In a few more verses we are going to learn Lazarus both died and was restored back to life. He was dead and in his tomb four days before the Lord arrived (John 11:39). This is because the Lord knew what was going to happen. The Father revealed it to him, and he revealed it to his disciples. Jesus knew by revelation that God and his son Jesus were going to be glorified. However, the Father chose to pour this glory out on Mary the worshiper, and her family.


Lord, let my worship be worthy of praise. Let gratitude and love for you rise in my spirit. Lord, I hope the overflow of my heart is a genuine act of devotion that pleases you. You are worthy of praise Father. In Jesus’ name, amen.  

Jesus Demonstrates the Gospel

John 9:32-38 WEB

[32] Since the world began it has never been heard of that anyone opened the eyes of someone born blind. [33] If this man were not from God, he could do nothing.” [34] They answered him, “You were altogether born in sins, and do you teach us?” They threw him out. [35] Jesus heard that they had thrown him out, and finding him, he said, “Do you believe in the Son of God?” [36] He answered, “Who is he, Lord, that I may believe in him?” [37] Jesus said to him, “You have both seen him, and it is he who speaks with you.” [38] He said, “Lord, I believe!” and he worshiped him.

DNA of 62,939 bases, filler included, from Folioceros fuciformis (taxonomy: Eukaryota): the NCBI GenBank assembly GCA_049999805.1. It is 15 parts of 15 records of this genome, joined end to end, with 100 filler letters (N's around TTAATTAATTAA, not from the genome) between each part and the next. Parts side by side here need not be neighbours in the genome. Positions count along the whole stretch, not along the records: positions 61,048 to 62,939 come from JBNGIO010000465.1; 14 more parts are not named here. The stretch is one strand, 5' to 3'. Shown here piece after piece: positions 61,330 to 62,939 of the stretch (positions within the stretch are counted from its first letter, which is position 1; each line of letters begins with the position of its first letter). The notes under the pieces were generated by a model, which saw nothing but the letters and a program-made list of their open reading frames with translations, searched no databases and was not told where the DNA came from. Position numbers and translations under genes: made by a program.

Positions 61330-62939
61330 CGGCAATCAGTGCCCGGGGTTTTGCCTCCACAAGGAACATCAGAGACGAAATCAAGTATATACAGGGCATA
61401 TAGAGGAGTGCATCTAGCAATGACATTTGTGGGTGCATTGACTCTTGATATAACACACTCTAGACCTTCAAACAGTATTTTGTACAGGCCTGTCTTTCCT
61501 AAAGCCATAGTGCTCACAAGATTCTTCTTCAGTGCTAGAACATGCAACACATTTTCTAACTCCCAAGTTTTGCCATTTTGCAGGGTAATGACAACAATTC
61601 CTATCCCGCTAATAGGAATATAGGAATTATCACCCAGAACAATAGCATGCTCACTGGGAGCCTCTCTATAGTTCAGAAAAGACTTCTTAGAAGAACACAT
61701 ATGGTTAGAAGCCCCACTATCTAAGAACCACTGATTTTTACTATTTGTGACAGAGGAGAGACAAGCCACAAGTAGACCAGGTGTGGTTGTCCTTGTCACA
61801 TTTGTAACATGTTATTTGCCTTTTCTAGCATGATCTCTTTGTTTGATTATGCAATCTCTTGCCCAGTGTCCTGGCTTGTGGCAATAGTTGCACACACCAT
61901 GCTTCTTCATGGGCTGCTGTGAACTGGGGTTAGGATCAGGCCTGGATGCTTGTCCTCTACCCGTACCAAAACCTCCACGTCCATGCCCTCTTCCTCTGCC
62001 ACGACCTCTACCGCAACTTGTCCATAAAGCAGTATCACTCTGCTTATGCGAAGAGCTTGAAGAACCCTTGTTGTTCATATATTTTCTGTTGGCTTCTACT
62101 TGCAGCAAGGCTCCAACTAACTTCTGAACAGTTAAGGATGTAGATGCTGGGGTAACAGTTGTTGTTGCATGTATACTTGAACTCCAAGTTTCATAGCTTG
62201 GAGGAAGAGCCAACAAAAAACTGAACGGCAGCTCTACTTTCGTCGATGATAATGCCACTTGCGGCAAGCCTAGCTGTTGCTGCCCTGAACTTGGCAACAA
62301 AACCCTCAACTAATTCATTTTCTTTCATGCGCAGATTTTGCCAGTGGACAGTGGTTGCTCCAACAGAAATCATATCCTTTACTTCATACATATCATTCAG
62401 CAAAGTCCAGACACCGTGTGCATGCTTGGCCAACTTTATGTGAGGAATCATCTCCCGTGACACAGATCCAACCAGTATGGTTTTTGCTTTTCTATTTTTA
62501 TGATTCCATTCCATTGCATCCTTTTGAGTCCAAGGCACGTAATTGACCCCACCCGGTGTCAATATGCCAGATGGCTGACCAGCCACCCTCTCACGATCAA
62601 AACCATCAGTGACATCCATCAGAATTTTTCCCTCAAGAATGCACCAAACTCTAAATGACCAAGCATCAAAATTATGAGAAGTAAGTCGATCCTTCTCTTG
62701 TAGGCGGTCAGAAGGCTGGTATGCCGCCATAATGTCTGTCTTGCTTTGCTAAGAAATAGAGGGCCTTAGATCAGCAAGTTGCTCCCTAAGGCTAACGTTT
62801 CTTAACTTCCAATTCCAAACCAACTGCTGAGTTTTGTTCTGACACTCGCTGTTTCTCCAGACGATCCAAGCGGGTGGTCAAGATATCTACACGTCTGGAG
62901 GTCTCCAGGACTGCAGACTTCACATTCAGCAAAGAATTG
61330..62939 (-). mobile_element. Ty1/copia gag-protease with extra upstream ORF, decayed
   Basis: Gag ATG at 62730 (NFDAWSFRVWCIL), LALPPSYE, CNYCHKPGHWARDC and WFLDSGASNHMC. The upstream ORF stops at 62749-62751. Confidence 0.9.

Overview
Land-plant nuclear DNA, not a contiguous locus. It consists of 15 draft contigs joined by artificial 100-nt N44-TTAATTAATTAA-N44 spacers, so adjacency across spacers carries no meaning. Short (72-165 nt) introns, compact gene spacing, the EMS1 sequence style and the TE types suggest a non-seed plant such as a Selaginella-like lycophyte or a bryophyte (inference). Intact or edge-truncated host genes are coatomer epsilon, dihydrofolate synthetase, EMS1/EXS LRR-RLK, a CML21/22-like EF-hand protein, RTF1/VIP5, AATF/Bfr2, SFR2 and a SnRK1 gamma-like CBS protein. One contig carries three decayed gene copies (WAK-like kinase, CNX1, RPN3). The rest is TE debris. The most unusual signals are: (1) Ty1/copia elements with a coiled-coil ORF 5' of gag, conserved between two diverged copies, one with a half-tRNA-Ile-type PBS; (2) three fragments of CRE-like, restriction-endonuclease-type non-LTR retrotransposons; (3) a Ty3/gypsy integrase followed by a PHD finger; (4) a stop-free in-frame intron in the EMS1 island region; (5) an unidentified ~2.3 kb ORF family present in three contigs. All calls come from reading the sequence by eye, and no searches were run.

Jesus showed the blind man, great love, as he healed him and his life. When Jesus first encountered the man who was blind, he was begging to support himself. Also, he was considered a sinner. So, when the blind man asked Jesus to heal him, even though it was the Sabbath, Jesus healed him. When Jesus healed the blind man, he made spit paste, rubbed it on his eyes, and told him to go to the pool of Siloam and wash. At first glance, it looks like Jesus is humiliating the man.

But Jesus does not humiliate people, that is Satan’s method. Jesus sent the man to the pool of Siloam because it would lead to a greater healing, inner healing. Jesus did not rub spit on him to shame him. Jesus doesn’t hurt people, but Satan is intent on our destruction. So, it was with the man who was blind. It’s clear from the text scripture the man born blind had spent time at the synagogue because he has a doctrine; if you worship and obey God, you will be blessed.

Why did the beggar who was blind his entire life develop a doctrine? Because he loved God. Though he had fallen into an unhealthy lifestyle, Jesus knew what was in the man’s heart. Jesus knew this was a backslidden believer. So, he was careful to heal the man just the way the Father showed him. Then, when the priest threw the man out of the Synagogue, Jesus found him and led him to salvation. I do not think it felt great for Jesus to be told to wipe spit paste on the man. But Jesus was so convinced about the Father, he obeyed, perfectly. Jesus’ love and obedience worked salvation in the once blind man’s life.